Maiti Nepal

Girl trafficking

Girl trafficking is one of the most shocking problems in Nepal. Aid agencies estimate the number of girls who are lured to India with wrong promises from 5.000 to 10.000 girls. After being carried off, they get forced to prostitution. Most girls are in the age of 12 to 16 years, whereat the demand for minors constantly rises. In Indian brothels the girls are tortured, raped and brought to heel by giving them drugs. Many get infected with HIV/Aids, hepatitis or genital diseases and die young. The girls are not released until they are infected or too exhausted to attract men. .

The reason why the trafficking of girls and women is such a big problem in Nepal might be lying in the Nepalese culture. This regards sons as a blessing for the future while girls are determined to get married and to leave the family. Therefore the family doesn’t see any sense in investing into education for their daughters. This is the reason why girls grow up more or less unknowing and isolated from the outside world. Panders and slave traders make use of the girls‘ lack of knowledge and want for freedom. They promise them a workplace and a better future outside of Nepal and sell them at the Indian border to panders. Around 1.200-1.500 euros are paid to the family, depending on the appearance and age of the young Nepalese.

Maiti Nepal

Maiti Nepal was founded by Anourdha Koirala in 1993 to protect Nepalese girls and women from crimes as human trafficking and forced prostitution. Today, being a big social centre in Kathmandu, the capital of Nepal, it is an important element in the fight for girls and women. The organisation doesn‘t only want to prevent girls trafficking by campaigning and educating. It also aims at rescuing girls who already became victims of slave traders and giving them a second chance in life. Therefore Maiti Nepal works closely with organisations such as the „Rescue Foundation“ in India.

The concept of Maiti Nepal

The work of Maiti Nepal is based on three pillars. Firstly, the organisation arranges awareness campaigns all across the country. Those tell about diversion, prostitution, about wrong promises from the slave traders and about organized crime. Together with lawyers, social workers, journalists, local politicians and the police, Maiti Nepal primarily runs awareness trainings in schools on Nepal’s country side and at the border to India. By now the organisation also works with flyers and posters which point out the dangers for female working migrants.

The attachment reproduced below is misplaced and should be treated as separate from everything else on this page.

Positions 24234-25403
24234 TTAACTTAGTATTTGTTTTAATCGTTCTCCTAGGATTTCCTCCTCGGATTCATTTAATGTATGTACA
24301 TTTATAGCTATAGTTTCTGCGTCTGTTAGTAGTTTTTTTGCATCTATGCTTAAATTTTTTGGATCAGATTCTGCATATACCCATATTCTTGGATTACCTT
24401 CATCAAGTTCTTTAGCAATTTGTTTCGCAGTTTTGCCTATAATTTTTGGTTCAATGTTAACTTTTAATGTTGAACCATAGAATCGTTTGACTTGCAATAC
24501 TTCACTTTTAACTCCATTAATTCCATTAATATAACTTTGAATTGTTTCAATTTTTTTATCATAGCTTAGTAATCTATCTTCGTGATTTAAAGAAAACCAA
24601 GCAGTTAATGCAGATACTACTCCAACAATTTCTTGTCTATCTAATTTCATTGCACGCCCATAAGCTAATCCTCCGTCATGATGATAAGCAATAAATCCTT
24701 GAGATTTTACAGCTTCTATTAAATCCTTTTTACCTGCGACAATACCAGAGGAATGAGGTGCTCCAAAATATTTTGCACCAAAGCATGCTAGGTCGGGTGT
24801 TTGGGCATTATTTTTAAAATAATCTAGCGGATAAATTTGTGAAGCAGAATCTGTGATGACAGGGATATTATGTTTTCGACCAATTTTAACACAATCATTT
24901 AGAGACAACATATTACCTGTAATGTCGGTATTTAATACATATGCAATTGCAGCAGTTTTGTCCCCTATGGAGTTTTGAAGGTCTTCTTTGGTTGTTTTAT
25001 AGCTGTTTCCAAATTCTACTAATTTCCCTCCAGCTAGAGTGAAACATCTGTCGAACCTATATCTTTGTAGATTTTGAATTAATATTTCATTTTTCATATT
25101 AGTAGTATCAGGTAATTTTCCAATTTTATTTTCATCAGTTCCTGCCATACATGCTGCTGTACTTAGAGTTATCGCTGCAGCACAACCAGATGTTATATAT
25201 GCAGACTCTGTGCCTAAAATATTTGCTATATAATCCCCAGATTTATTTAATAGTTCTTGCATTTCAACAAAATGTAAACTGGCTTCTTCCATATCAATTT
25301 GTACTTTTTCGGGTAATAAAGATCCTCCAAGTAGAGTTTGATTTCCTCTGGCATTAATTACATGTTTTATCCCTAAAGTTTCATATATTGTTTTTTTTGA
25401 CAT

Another important instrument against girl trafficking are border controls. At the border to India, young women from Maiti Nepal inspect vehicles, trying to identify potential victims and protect them from being carried off to India.

In addition to that, eleven „Transit homes“ were built at important border points. In those stations, returning victims can receive a proper treatment. The rescued girls get a new home at Maiti Nepal or, if they wish so, are brought back to their families. In the school of Maiti, they can learn how to read and write or make a job training to build themselves a livelihood.

Dance, theatre and music

For their awareness campaigns as well as for their work with the rescued girls, Maiti Nepal uses artistic forms of expression such as dance, theatre and music. Playing scenically street theatre the former victims try to explain the problem of girl trafficking to those population groups who can neither read nor write. Therefore they often organize events in out-lying parts of Nepal.

Another, not less important, role play artistic forms of expression in their work with the affected girls. Music and dance allow the girls to open up, strengthen their self-confidence and support them in the development of their personality. The staff of Maiti Nepal together with the girls, create music, lyrics and touching choreographies of traditional dance.

The founder of Maiti Nepal, Anuradha Koirala, was awarded with the „Mother Teresa Award“ last year. Four years ago (in 2010), she also received the „CNN Hero of the year“-Award. For this purpose the programme turned a film about Maiti Nepal and the successful women.
Here is the short version:



Maiti Nepal already took part of KinderKulturKarawane in 2003 and 2005. In 2015 the group will present their theatre play “Naari”, the Nepalese word for woman. This is usually played to raise awareness in the streets and towns in Nepal’s out-lying areas.

“Naari” portrays the reality of the condition of women and children in Nepal. They are raped, exploited and deprived of their social, economic and political rights. “Naari” also shows the shocking omnipresence of violence whether it be on the streets or in the own family. The twenty minute drama is a synopsis of Nepal’s scenario for many years and would also forecast the future if not each one is conscious enough to raise his voice against human trafficking. Touching music and traditional Nepalese dances complete the program to being an authentic insight into the Nepalese culture and its problems.


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